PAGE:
Call Him Irresponsible?
"All preschoolers break or lose things from time to time," says Michael Kaplan, M.D., a psychiatrist at the Yale Child Study Center, in New Haven, CT. An inappropriate toy is in particular danger: "If you give a Game Boy to a five-year-old who hasn't been exposed to other electronic games, don't be surprised if it winds up broken or lost," Dr. Kaplan says. The same goes for a "quiet" plaything, such as a model plane or a board game, that ends up in the hands of a rambunctious child.
Lessons On Possesions
An episode of reckless behavior with a toy can be turned into an opportunity to teach a child to care for his things -- a lesson that will serve as a building block for bigger responsibilities to come, like feeding the dog and following through on homework assignments. Take time to explain to your child how to play with a new acquisition; point out if it needs a gentle touch. If he seems unable to follow your instructions, he may not be ready for the toy. Put the item away, saying, "This is something we have to play with together. Let me know when you want to use it." Other ways to teach your child about preserving the life of personal possessions:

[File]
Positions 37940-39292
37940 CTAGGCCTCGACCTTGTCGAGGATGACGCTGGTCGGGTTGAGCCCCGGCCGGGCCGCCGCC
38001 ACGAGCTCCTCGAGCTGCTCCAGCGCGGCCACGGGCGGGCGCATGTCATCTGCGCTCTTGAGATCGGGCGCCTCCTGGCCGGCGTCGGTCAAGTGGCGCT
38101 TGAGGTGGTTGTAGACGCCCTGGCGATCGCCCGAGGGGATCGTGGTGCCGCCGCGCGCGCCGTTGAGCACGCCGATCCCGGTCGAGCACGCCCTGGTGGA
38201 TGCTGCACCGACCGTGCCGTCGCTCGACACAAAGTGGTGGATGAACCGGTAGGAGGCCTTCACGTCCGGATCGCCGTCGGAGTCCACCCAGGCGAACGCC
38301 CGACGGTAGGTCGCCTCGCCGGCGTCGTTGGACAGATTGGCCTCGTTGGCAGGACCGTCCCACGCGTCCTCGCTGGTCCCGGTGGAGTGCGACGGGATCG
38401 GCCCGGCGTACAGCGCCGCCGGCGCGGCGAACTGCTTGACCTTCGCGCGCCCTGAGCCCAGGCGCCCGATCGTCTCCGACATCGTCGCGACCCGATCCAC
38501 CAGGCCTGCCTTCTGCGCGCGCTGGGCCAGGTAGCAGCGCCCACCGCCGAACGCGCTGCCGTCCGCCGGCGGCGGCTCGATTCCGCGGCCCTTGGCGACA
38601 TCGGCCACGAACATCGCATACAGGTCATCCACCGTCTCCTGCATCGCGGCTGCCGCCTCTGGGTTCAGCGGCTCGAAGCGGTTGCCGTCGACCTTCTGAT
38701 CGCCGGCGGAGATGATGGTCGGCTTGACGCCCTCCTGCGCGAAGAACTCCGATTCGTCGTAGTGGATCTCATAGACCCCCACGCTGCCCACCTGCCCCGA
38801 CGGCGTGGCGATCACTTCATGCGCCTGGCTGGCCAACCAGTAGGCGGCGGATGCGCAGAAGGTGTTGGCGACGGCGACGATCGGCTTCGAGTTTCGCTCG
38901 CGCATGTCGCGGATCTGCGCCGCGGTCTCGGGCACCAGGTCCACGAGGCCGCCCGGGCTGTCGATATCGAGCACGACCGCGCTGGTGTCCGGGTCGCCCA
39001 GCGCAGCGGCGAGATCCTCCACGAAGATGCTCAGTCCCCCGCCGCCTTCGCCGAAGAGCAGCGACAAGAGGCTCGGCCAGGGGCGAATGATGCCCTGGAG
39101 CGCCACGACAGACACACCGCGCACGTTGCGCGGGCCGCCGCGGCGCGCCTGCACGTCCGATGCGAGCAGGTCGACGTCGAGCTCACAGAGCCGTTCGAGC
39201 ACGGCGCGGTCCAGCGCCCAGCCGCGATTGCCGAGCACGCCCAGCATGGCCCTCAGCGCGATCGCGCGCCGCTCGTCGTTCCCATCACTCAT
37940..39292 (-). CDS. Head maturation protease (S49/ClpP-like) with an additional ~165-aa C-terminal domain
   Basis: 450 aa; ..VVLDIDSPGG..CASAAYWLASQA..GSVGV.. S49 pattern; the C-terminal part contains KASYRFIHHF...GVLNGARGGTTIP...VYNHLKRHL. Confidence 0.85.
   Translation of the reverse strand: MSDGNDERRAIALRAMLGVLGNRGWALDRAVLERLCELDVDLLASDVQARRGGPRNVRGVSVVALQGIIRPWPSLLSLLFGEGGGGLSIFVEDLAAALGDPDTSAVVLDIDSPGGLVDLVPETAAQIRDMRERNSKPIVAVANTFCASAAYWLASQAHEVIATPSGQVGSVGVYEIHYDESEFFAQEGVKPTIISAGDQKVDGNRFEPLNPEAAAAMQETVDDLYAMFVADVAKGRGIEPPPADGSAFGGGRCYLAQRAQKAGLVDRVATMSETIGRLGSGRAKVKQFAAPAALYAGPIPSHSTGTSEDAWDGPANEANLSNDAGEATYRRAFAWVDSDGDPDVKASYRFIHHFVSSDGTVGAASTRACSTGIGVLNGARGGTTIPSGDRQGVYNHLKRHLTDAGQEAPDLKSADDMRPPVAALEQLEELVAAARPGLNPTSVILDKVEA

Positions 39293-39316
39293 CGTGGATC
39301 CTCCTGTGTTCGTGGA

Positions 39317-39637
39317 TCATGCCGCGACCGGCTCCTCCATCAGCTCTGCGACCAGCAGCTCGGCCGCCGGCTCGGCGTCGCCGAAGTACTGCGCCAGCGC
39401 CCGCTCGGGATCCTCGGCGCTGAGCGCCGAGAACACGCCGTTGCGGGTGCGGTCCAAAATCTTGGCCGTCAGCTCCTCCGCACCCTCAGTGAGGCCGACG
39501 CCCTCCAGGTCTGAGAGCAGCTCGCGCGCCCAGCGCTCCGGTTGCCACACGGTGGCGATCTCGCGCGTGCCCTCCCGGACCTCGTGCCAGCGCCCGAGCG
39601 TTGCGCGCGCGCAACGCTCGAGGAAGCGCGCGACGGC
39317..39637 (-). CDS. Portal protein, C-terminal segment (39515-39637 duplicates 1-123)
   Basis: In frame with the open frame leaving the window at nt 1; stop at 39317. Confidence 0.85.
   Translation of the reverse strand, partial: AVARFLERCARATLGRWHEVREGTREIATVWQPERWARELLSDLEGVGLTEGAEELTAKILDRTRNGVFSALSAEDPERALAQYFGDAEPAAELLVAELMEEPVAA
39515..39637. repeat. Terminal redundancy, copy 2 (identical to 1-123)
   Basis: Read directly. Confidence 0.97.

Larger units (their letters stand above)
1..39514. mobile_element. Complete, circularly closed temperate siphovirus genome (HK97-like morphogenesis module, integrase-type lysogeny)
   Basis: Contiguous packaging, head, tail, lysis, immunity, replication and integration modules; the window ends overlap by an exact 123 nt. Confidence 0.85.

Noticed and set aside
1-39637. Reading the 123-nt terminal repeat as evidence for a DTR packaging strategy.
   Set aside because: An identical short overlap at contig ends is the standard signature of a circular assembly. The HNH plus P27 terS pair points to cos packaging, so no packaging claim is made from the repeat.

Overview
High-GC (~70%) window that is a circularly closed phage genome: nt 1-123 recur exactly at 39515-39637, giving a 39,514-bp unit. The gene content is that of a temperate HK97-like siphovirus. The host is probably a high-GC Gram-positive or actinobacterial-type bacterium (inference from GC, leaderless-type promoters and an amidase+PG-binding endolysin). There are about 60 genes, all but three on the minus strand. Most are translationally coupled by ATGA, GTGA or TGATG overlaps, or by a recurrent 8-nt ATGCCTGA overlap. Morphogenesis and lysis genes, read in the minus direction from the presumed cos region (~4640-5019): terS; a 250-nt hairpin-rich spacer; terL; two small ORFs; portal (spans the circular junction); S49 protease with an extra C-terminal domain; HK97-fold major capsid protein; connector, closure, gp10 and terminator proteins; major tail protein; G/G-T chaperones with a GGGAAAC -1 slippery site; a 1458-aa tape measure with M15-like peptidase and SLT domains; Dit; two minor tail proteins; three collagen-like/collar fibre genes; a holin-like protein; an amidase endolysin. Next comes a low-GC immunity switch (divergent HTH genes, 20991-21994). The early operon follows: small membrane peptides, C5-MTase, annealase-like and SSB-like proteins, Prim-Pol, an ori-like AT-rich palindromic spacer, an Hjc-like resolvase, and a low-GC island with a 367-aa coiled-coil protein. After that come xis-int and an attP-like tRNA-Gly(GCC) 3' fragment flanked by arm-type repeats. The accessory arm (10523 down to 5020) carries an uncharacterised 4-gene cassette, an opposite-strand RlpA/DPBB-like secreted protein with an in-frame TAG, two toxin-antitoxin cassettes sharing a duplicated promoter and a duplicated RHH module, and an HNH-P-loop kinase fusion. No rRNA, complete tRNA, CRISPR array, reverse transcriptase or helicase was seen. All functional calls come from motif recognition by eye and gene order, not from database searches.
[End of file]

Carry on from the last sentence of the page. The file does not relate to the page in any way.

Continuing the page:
- Show him how to store his things safely. Set a good example by keeping your own possessions in place -- books on shelves, shoes in closet, laptop computer on the desk when not in use.
- Consider allowing a neglected (and inexpensive) toy, such as one left outside, to get damaged, so he learns about natural consequences, says Jon Mahrer, Ph.D., clinical psychologist and father of Anna, 4, and Ben, 7, in San Francisco.
- Recognize that sometimes kids deliberately take toys apart in order to explore and play with them in new and different ways. What looks like a broken plaything to you may be a "science experiment" to your child. And sometimes that kind of learning can be just as valuable as lessons in keeping things in one piece.
A Sign Of Other Trouble?
A child who constantly breaks, loses, or otherwise misuses his things -- no matter what they are or whom he's playing with -- could be grappling with some serious emotional issues, says Yale psychiatrist Michael Kaplan, M.D. He may be feeling stressed by preschool or by a change at home, such as a divorce, move, or the arrival of a new sibling. If the behavior continues over several weeks and talking to him about it gets you nowhere, consider seeking advice from your pediatrician.